White wines are usually served in glasses with smaller bowls because smaller glasses help preserve and flaunt the floral aromas, keep the wine cooler and express acidity. There’s two different kinds of white wine glasses: one is taller and thinner than the other. The taller thinner glass is for light bodied white wines and the shorter wider glass is for more full bodied whites.
Champagne or sparkling wine
When you think of a glass for champagne or sparkling wine, we’re guessing the classic champagne flute comes to mind first. Though that is a great glass for a few sparkling wines, there’s actually a few glasses to keep in mind depending on the variety you have. A flute glass is a great option for bone dry sparkling wines because it helps preserve their bubbles. If you’re drinking something more floral like a prosecco, we’d recommend a tulip glass. This glass, you guessed it, is shaped like a tulip. It’s ideal for these aromatic wines because the bowl shape is wider which brings out their aroma. There’s also a wide tulip glass, which is meant for aged sparkling wines to help connect the flavors. Finally, there’s the couple glass. These are short bowled, long stem glasses that are also used for cocktails sometimes. In these glasses, the bubbles disperse quickly which makes wines taste fruitier and softer.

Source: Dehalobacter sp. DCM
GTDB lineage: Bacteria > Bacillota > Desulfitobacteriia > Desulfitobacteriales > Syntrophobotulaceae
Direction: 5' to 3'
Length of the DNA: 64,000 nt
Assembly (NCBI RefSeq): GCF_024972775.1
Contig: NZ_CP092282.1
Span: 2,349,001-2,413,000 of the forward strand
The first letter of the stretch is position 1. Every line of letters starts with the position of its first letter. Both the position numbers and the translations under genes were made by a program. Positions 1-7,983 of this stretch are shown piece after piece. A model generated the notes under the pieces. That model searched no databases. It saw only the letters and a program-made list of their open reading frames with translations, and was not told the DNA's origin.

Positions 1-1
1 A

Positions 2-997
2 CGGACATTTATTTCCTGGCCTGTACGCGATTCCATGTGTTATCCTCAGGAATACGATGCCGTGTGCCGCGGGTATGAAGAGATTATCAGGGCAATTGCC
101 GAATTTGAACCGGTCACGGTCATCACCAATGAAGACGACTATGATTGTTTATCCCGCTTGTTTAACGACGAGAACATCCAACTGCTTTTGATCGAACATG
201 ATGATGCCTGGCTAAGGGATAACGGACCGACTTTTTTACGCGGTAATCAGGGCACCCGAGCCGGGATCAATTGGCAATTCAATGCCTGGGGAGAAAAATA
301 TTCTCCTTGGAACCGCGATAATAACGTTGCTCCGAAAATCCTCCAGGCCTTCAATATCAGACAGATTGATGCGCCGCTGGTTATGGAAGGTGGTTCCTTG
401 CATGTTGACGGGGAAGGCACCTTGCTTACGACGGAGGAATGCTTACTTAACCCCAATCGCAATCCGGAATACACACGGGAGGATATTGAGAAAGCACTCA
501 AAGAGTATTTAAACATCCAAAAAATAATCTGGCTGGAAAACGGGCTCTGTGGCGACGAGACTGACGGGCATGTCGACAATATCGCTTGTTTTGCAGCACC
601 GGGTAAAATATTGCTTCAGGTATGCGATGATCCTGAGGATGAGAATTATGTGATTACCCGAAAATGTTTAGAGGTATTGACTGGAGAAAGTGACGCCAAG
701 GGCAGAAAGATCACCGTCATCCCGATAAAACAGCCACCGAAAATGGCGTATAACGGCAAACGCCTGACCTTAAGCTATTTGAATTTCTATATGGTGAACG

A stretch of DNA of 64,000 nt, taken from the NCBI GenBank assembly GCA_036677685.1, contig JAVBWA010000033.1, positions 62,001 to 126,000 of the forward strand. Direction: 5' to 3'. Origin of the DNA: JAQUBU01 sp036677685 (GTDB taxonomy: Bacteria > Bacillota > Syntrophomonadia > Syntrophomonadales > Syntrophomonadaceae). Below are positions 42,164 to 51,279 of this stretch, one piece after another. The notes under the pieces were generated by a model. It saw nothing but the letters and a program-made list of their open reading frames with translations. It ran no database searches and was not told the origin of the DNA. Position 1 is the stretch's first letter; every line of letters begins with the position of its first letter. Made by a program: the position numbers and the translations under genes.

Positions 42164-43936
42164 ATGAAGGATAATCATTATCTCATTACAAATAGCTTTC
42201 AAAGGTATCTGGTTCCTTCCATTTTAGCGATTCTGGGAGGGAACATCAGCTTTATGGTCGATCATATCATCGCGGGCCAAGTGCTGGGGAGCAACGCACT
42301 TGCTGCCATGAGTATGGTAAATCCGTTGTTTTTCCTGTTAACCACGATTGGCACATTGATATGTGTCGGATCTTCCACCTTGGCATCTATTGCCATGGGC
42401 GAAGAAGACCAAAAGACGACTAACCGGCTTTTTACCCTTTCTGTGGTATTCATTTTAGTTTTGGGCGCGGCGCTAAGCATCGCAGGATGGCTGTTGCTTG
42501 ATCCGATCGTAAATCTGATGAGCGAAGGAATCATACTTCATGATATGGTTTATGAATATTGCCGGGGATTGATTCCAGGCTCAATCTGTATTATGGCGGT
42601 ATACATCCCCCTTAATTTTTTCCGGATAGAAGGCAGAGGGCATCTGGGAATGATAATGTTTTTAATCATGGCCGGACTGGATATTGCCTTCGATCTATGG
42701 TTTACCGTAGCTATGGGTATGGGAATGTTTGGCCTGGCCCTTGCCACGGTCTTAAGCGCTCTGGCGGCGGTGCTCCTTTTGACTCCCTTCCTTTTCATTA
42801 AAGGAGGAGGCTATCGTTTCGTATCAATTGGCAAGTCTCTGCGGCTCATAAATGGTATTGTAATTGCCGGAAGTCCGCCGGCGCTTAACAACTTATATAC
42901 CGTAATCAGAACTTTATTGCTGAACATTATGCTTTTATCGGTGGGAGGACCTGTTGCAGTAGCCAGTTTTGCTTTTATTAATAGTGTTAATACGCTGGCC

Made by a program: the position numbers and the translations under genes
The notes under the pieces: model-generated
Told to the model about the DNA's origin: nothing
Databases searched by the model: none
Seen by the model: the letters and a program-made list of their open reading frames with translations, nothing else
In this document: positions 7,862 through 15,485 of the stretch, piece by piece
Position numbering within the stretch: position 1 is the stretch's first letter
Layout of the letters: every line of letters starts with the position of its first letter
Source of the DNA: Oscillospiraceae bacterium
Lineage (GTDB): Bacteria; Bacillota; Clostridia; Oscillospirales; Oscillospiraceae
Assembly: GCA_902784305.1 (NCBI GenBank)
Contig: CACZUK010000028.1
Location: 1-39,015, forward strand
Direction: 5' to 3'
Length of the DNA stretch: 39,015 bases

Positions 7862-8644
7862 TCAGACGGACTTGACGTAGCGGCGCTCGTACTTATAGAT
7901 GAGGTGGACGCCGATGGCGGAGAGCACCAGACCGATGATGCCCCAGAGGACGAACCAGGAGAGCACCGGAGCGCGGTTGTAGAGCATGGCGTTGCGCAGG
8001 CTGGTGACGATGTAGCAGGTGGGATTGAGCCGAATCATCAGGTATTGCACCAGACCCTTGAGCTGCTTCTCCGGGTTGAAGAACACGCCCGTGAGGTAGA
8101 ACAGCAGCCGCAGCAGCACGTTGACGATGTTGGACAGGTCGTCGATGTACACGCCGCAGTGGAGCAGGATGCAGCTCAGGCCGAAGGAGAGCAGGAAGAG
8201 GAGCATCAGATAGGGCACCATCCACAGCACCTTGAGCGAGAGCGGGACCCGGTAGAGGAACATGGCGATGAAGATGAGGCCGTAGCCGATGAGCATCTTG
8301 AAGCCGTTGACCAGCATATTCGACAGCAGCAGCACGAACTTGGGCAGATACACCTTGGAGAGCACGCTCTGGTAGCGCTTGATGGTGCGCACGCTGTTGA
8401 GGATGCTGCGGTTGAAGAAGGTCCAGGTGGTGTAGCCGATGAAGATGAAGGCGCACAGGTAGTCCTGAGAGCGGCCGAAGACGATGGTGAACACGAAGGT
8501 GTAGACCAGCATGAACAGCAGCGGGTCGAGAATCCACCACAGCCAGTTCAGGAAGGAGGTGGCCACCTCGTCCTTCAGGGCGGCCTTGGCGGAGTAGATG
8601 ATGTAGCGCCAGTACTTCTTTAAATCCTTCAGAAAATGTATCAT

Dessert wine and port
There’s a lot of variety in the shape and sizes for dessert wine glasses. The classic dessert wine glass that may come to mind is the port glass. It’s small and narrow which helps reduce evaporation (because of the high alcohol). There’s also the sherry glass which looks like a V and is used for sherry because the small and narrow sherry glass helps the flavor not be too overwhelming. Finally, there’s the Sauternes glass which is used for Sauternes and helps emphasize the acidity in the wine, which balances the sweetness.
How to taste your wine
After you pour your wine, look at it under natural light. You don’t have to spend much time doing this. After that, swirl it in the glass to release the aromas. By swirling your wine, the aromas in your wine attach to oxygen and make identifying their scents easier.